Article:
The fact is that in today´s world the figure of Jesus Christ is hardly appealing to the new generations of young people. In a way one should already be happy if young people ask if Jesus Christ refers perhaps to the star role in the Jesus Christ Superstar musical of Andrew Lloyd Webber. Jesus Christ was certainly a ‘superstar’ but in an entirely different context. Pontius Pilate had the same predicament since he refused to understand that the very example of true kingship is being Master of the three worlds (physical, subtle and causal). Jesus was such a true master which has been a very rare event in Western history. Only Socrates seems to come anywhere near to him. Pontius Pilate is a exponent of the modern politician and of modern government with its thirst for power and holding on to it in the conviction that the there is nothing beyond the physical world. Only the physical world is true, as most people would confirm even today. For Pontius Pilate Jesus was just another pretender-king for the throne of Israel and was, therefore, guilty of high treason against the Roman occupying forces. There is precious little new in the world we live in today in comparison with two thousand years ago. We still hang on with all our power to our bodily existence in a physical world even when we know that bodies just come and go and are enlivened by consciousness and the life force of the universe. We rather reverse the picture and try to prove that our mental and spiritual activities emanate from the interaction of hormones in the body and in the brain. It is totally contrary to reason.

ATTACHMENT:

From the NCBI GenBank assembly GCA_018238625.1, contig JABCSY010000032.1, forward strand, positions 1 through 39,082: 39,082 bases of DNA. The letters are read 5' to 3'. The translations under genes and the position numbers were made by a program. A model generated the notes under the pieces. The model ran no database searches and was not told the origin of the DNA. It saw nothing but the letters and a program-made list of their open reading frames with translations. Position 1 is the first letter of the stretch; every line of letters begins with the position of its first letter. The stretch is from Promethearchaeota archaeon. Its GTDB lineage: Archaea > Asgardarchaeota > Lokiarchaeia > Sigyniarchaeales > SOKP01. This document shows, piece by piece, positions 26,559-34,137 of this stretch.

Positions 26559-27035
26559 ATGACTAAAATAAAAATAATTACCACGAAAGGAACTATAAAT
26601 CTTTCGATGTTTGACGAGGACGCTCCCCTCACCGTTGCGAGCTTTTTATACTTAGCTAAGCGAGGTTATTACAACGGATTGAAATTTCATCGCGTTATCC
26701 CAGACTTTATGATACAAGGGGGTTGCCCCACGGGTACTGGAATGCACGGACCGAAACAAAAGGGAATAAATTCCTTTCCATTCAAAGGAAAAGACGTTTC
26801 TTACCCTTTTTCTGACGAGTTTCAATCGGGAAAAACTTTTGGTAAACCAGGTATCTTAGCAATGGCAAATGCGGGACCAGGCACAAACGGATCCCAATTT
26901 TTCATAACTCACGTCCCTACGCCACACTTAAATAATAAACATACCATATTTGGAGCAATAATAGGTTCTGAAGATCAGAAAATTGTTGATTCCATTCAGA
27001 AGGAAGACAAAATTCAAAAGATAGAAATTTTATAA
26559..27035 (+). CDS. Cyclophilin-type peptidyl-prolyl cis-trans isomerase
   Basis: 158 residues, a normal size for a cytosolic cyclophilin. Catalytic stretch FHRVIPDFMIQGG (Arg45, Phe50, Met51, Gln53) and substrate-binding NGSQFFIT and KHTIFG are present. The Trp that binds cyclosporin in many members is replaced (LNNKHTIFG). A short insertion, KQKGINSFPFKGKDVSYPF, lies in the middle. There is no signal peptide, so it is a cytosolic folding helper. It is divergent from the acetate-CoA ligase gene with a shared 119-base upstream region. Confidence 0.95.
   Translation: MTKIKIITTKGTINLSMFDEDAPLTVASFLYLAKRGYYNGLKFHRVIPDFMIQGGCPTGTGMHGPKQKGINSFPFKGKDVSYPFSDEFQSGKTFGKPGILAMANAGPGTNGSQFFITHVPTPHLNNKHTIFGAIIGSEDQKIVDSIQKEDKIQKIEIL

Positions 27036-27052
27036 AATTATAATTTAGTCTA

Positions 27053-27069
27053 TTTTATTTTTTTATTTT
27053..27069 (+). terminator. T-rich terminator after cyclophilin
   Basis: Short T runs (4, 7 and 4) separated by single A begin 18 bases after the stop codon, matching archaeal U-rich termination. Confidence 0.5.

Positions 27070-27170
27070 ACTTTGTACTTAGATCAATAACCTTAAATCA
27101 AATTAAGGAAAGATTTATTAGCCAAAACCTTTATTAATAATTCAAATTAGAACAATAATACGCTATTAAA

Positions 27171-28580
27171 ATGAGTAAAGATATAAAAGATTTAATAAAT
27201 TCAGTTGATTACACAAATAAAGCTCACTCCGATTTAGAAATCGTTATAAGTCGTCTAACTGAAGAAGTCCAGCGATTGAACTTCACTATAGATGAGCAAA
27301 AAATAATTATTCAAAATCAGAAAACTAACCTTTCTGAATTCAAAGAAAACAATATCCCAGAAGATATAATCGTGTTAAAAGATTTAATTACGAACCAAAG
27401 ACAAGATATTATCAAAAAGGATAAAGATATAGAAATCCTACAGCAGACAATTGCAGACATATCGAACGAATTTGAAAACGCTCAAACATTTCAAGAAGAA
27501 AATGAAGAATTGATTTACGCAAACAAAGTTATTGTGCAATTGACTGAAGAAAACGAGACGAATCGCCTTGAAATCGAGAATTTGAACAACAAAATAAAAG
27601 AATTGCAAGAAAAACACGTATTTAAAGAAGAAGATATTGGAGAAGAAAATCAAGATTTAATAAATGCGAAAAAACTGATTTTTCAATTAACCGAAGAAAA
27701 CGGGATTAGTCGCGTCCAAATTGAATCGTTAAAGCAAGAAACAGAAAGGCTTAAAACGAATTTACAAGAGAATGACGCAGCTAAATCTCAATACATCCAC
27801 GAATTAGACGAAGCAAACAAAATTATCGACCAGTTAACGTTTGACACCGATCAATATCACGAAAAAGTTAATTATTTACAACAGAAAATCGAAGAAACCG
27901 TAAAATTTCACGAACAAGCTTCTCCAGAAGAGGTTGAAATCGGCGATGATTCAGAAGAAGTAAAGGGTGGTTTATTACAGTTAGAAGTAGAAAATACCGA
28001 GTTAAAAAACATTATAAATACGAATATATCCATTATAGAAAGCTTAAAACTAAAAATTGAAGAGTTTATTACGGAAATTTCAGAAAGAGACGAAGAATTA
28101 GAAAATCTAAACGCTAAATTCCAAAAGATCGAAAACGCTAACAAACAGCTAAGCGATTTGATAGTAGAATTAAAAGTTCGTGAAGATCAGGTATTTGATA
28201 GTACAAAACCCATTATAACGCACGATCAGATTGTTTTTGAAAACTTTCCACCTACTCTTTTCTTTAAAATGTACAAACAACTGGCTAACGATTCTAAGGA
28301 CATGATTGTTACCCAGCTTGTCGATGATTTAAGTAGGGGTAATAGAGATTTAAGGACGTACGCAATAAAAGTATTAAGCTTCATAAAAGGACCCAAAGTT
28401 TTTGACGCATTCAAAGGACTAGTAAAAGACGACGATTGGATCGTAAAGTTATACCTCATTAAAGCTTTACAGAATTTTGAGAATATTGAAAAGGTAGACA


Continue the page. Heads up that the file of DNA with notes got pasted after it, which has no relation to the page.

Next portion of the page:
The message of Jesus Christ was to alleviate the suffering of the people and to teach them to focus on the transcendental reality of the world within rather than on the utterly relative existence of the physical world. Those who took his message to heart found a completely new point of view and gradually learnt to place their trust and fate in divine grace and accepting physical circumstances as an effect of inner causes whether they originate in this life or in previous lives. Hence the all-importance of inner purification as symbolised by the sacraments of baptism and of confession. Most of this, however, seems to have been forgotten nowadays. The young people of today now enter into a world that is hopelessly divided between the monopolistic claims of some of the major religions and the utterly hedonistic lifestyle of a cosmopolitan mob. It is almost predictable that during the next decades the religious factor will be further on the wane. Mother nature seems to be far away in the huge city-conglomerates and its 24/7 economy.
On a more practical level the implications of Jesus’ education in India would be that Jesus’ example could and should be followed by Christian scholars and scribes and any other committed seekers, eager to follow the road to the kingdom that is within. The truth is that the ancient Indian–Vedic–tradition is very old and has been handed down to us from generation to generation first by means of the oral tradition and as from about 1500 BC by means of the written word. It is sad to notice the Western preoccupation with written evidence as against the traditional evidence of the spoken word. In his dialogue Phaedrus Plato gives the Myth of Theuth or ‘Thoth’ where he warns against the weaknesses and dire consequences of the written word. He says: the fact is that this invention will produce forgetfulness in the souls of those who have learned it because they will not need to exercise their memories, being able to rely on what is written, using the stimulus of external marks that are alien to themselves, rather than, from within, their own unaided powers to call things to mind. It seems that his warning has gone unheeded in the West for the last 2400 years